There is a difference between size and shape, and also between mere bulk and good separation. To win titles you must have size, shape and separation–the Three Ss of the Super-arm. So I began to experiment with various “shaping” exercises, such as the concentration curl (or “cramp curl”), the French press, along with my regular heavy two-arm curls and presses. I have found dumbells the ideal exercising medium to give shape to the arms, and the exercise which I demonstrate in the photo with this article is one which I find very effective in moulding a high biceps with strong definition.
The position assumed by the upper body–bending forward–is necessary to get the full “feel” of this concentration curl. It is also best to rest or brace the other hand in order to give full play to the exercising arm. You take a light enough bell so that you can do at least 15 reps, and try to bend the arm fully into almost a cramping position at the top of each curl, thinking hard into the muscle as you do so.
Do at least three sets of these curls for each arm — continuing the reps until the arm is fairly aching. I like to do these at the very end of my exercise period, so the blood is left in the arms at the finish. You might try these and see if they work for you.
I am, first of all, a weight-lifter–but even weight-lifters are conscious of the size and shape of their muscles. I was a bodybuilder before I was a liflter, and I still like to do a good bit of dumbell development work for the arms.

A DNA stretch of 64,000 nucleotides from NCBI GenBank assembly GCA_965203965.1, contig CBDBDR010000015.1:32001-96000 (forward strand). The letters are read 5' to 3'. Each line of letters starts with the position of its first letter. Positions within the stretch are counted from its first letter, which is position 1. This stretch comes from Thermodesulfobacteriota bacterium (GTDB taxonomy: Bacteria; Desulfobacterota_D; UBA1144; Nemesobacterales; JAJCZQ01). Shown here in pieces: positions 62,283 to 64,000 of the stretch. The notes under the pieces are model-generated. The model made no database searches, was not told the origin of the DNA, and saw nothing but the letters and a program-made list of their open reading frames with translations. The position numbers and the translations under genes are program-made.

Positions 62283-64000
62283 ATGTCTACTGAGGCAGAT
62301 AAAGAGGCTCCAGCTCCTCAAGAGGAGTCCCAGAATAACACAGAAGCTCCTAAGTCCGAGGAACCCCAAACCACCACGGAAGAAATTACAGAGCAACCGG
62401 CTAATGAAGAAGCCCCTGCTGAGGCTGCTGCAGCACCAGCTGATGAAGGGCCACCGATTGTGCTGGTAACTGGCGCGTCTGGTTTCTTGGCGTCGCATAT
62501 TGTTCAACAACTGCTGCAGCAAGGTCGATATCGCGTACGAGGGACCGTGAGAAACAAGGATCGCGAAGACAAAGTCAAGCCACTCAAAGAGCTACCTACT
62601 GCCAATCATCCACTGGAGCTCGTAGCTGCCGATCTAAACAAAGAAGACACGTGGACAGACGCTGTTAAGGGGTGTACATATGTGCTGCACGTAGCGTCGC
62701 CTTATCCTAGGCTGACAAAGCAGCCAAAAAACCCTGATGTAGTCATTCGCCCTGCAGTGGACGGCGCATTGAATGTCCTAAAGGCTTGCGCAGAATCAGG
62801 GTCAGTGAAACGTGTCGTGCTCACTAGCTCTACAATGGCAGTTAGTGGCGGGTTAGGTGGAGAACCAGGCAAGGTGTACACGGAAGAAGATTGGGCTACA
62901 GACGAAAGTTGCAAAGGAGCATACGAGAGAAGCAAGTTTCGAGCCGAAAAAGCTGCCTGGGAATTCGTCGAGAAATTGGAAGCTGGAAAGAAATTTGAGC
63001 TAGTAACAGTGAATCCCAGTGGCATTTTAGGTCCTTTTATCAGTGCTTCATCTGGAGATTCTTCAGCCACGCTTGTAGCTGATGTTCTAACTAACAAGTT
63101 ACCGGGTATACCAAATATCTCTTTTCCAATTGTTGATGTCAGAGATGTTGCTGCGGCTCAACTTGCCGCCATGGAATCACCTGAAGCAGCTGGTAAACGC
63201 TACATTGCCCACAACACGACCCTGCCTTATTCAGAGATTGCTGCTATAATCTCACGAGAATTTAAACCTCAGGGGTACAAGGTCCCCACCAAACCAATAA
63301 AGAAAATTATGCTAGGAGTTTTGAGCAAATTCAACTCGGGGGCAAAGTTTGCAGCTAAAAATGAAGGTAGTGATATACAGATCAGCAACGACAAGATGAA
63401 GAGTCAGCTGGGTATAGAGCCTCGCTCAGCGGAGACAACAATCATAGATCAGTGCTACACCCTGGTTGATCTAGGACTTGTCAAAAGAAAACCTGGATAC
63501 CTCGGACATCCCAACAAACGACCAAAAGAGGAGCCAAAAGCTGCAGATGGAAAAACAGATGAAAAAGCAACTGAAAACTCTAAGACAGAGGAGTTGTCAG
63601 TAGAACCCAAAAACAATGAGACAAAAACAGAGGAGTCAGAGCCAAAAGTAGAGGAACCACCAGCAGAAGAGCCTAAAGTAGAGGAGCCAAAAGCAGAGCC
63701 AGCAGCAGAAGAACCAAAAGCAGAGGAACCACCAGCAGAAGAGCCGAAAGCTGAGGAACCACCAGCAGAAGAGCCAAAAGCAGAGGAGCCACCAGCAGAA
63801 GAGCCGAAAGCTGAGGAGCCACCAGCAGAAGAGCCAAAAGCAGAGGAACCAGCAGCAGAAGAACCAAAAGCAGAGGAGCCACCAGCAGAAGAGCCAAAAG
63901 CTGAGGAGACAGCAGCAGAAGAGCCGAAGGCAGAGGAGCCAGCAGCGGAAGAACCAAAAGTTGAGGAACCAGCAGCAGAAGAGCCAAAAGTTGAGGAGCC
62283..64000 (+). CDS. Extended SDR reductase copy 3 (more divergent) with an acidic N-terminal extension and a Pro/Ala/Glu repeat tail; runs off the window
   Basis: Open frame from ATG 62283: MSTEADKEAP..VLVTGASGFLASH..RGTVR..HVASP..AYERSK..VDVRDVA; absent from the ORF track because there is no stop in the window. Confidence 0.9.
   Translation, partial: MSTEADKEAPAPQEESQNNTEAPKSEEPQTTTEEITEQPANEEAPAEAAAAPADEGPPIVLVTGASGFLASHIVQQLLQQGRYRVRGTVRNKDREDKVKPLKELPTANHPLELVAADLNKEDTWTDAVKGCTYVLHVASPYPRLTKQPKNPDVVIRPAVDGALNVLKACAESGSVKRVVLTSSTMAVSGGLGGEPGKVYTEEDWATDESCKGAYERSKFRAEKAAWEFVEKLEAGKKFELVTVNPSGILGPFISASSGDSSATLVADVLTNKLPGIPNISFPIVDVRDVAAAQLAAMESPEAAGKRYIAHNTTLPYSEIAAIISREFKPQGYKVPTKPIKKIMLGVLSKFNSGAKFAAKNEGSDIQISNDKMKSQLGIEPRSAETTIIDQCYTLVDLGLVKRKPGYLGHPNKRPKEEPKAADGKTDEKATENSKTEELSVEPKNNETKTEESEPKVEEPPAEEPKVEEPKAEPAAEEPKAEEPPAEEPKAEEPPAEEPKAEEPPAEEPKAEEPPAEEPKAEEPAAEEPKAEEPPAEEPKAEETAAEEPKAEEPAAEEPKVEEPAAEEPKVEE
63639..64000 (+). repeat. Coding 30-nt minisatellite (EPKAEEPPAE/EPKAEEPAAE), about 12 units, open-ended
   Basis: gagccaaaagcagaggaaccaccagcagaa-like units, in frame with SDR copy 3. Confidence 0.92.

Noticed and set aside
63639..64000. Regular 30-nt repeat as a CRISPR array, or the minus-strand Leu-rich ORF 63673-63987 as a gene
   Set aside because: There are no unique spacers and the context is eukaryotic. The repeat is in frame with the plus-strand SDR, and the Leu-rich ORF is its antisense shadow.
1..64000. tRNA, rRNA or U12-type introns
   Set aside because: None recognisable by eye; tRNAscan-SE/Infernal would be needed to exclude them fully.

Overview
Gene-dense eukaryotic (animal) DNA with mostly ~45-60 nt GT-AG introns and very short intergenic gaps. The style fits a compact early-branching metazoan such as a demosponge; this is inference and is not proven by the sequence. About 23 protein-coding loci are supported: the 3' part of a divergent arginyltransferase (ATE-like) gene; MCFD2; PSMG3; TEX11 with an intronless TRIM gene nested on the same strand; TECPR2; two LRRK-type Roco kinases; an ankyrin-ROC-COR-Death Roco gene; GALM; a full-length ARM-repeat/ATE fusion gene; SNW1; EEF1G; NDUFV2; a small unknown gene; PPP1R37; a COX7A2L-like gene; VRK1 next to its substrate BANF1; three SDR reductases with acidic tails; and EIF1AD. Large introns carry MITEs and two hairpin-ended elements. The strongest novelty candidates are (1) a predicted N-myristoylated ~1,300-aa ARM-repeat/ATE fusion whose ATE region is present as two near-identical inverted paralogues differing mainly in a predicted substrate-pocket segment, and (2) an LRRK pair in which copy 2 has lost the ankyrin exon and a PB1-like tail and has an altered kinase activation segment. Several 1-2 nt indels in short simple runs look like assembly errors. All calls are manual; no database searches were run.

At home I have a rack of solid iron dumbells, ranging from 50 lbs. up to 100 lbs., and I use these dumbells several times a week in addition to my regular weight-lifting workouts in the York gym. I like to do dumbell curls and dumbell presses, and I do these both alternately, using one arm at a time, and using both hands together. Just the other day I did several sets of 3 repetition presses with 100 lb. dumbells. I believe this dumbell work helps my pressing power (Vinci recently did a 230 lb. press–Editor). I also like to do curls, and use up to 50 to 60 lb. dumbells in these.
On our recent long trip through the Far East the crowds would ask us to do some muscle posing after our lifting exhibitions, and I was very glad then that I ha spent some time in developing my arms and shoulders. I think weightlifters should not only be strong–but they should look strong too. Dumbell curls and presses give the arms a better workout than the same movements with barbells, and are sure to give you more shape and separation.